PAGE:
He was elected professor of poetry in 1867, and was re-elected in 1872 for a further period of five years, holding a fellowship at All Souls' with his university appointment. On resigning the professorship he received the honorary degree of D.C.L. on 11 Dec. 1877. His 'Lectures' were published in 1869, a second series appearing in 1877. Full of interest, like all his prose writings, they are discursive and without much unity of plan. They inevitably suffered by comparison with those of his predecessor, Matthew Arnold. In the first series the most remarkable feature is his appreciation of the Dorsetshire poet, William Barnes [q. v. Suppl.] His second series was more elaborate, consisting of studies of Wordsworth, Scott, and Shakespeare. The lecture in the first series on Newman's 'Dream of Gerontius' was translated into French in 1869, together with the poem itself, and published at Caen.
In 1869 Doyle exchanged his post of receiver-general of customs for that of commissioner of customs, an appointment which he retained until 1883. He died in London on 8 June 1888 at 46 Davies Street, Berkeley Square. On 12 Dec. 1844 he married at St. George's, Hanover Square, Sidney (d. 23 Nov. 1867), youngest daughter of Charles Watkin Williams Wynn [q. v.] By her he had three surviving children two sons and a daughter. His eldest son, Francis Grenville Doyle, a captain in the 2nd dragoon guards, died from the effects of the Egyptian campaign on 2 Dec. 1882. His second son, Everard Hastings, succeeded as third and present baronet.
Sprung from a family many of whom had been famous as men of action, Doyle cherished a supreme admiration of heroism as well as a strong love of country. His poetic work is chiefly remarkable for his treatment of the ballad, a form of expression used by many English poets, and particularly by his favourite author, Sir Walter Scott. While these, however, had made the ballad archaic both in subject and expression, Doyle employed it for the treatment of contemporary events, and showed that modern deeds of national bravery were 'as susceptible as any in the far past of free ballad treatment, with all the old freshness, directness, and simplicity.' His method has been successfully followed by subsequent writers. Among his notable ballads may be mentioned 'The Red Thread of Honour,' which was translated into Pushtoo and became a favourite among the villagers on the north-western frontier of India, 'The Private of the Buffs,' 'The Fusilier's Dog,' 'The Loss of the Birkenhead,' and 'Mehrab Khan.' While Doyle's poetic fame rests chiefly on his ballads, he showed in such poems as 'The Platonist,' 'The Catholic,' and 'The Death of Hector,' that his powers were not confined to a single mode. At the same time it would convey a false impression not to observe that most of his work was commonplace and pedestrian, and that though he often showed genuine poetic feeling he seldom found for it adequate expression. His verse is generally mechanical, rarely instinct with life or transfused with emotion.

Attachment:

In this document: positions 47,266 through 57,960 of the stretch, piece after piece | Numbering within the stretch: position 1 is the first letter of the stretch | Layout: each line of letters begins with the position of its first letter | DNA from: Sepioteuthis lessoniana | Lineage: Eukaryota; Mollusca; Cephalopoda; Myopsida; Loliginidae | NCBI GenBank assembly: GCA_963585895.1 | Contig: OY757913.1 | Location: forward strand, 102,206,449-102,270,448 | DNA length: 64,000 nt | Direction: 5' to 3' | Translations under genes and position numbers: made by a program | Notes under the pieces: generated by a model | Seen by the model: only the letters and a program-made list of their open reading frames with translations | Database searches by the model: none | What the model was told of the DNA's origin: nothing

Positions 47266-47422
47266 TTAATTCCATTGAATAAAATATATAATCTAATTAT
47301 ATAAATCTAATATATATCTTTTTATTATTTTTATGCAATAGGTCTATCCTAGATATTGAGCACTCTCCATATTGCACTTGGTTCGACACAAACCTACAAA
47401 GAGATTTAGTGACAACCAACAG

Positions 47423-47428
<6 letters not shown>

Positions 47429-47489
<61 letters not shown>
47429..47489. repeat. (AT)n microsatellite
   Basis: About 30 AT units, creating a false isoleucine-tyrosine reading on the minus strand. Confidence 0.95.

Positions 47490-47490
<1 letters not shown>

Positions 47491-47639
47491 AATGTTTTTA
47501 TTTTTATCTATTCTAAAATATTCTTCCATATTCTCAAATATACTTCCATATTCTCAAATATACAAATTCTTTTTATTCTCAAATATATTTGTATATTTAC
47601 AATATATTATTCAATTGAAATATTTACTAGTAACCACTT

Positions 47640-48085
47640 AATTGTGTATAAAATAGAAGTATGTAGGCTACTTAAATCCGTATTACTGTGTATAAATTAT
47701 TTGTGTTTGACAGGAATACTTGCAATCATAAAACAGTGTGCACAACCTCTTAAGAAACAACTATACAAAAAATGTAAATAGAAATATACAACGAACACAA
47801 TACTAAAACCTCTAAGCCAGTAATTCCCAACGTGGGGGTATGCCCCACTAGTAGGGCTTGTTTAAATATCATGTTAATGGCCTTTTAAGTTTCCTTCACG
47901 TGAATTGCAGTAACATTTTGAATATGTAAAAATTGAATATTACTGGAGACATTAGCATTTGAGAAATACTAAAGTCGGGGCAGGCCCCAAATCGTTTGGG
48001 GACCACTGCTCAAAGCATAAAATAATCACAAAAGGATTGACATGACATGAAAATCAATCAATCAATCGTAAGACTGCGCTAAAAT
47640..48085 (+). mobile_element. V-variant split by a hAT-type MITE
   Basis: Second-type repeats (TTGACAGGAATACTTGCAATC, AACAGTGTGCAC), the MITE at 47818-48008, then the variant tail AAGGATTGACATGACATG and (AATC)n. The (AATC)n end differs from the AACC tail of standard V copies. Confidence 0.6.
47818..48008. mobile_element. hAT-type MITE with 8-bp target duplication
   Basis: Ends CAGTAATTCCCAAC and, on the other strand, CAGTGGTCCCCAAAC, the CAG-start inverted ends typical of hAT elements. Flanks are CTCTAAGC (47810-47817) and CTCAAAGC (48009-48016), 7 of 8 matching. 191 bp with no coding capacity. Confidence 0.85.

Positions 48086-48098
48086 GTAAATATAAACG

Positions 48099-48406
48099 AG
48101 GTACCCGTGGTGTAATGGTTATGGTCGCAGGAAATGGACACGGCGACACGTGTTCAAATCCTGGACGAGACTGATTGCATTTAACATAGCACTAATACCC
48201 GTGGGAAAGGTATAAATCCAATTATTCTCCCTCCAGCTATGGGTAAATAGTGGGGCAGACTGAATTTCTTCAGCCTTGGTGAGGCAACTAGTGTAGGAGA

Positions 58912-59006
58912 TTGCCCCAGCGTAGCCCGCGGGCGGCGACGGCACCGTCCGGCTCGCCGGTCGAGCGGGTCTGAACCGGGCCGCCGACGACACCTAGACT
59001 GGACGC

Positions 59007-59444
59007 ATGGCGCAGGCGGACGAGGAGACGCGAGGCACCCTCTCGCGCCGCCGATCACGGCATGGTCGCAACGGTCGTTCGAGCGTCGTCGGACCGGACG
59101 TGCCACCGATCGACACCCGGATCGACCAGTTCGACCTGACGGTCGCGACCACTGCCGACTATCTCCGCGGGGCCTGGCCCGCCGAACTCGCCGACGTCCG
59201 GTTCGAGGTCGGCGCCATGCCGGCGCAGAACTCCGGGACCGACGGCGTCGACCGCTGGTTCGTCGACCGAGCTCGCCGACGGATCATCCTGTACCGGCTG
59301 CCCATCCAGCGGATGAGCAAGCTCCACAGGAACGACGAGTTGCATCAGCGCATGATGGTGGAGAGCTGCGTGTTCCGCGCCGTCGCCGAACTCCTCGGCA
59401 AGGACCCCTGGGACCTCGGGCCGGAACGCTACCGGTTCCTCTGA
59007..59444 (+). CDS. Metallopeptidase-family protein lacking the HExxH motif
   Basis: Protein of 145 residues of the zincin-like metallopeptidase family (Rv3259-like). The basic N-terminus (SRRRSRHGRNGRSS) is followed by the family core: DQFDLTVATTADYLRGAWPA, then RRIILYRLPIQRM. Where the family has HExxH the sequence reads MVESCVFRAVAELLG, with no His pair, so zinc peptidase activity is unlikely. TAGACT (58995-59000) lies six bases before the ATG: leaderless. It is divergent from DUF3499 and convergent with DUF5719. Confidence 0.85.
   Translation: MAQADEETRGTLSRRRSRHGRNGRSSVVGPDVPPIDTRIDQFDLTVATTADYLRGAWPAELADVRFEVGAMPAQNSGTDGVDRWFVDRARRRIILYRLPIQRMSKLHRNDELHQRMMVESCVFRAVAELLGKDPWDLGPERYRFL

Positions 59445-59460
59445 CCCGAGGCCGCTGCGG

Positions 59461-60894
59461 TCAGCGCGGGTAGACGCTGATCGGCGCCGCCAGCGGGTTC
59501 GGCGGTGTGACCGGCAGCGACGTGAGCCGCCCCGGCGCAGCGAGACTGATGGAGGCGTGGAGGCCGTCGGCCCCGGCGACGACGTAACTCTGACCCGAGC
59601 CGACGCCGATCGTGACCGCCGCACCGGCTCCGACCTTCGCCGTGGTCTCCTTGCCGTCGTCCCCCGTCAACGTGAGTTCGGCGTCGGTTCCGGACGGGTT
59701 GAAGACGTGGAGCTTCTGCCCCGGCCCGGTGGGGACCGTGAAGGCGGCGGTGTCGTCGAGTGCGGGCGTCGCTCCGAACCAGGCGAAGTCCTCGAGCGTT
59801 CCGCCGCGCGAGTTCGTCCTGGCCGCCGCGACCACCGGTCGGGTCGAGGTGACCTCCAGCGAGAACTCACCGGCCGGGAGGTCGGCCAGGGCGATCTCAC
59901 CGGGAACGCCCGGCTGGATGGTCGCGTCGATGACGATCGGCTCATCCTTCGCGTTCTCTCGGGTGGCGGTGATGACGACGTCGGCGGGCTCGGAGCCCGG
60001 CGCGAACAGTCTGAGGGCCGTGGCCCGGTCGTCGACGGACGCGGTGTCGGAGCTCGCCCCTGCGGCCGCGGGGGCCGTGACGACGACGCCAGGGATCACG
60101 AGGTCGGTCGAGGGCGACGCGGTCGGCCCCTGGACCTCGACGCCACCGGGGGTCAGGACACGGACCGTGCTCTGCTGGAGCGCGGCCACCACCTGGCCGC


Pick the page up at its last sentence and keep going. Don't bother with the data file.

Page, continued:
Besides the works already mentioned, Doyle published in 1878 'Robin Hood's Bay : an Ode addressed to the English People' (London, 8vo), and in 1886 his 'Reminiscences and Opinions.'
[Doyle's Reminiscences and Opinions; Memoir by Mr. A. H. Japp, prefixed to the selection of Doyle's poems in Miles's Poets and Poetry of the Century; Macmillan's Magazine, August 1888; Saturday Review, 16 June 1888; National Review, November 1886; Oxford Magazine, 13 June 1888; Foster's Men at the Bar; Foster's Alumni Oxon. 1715-1886; W. E. Gladstone's Personal Recollections of A. H. Hallam in the Daily Telegraph, 5 Jan. 1898; Ornsby's Memoirs of J. R. Hope-Scott, 1884, i. 72-4.]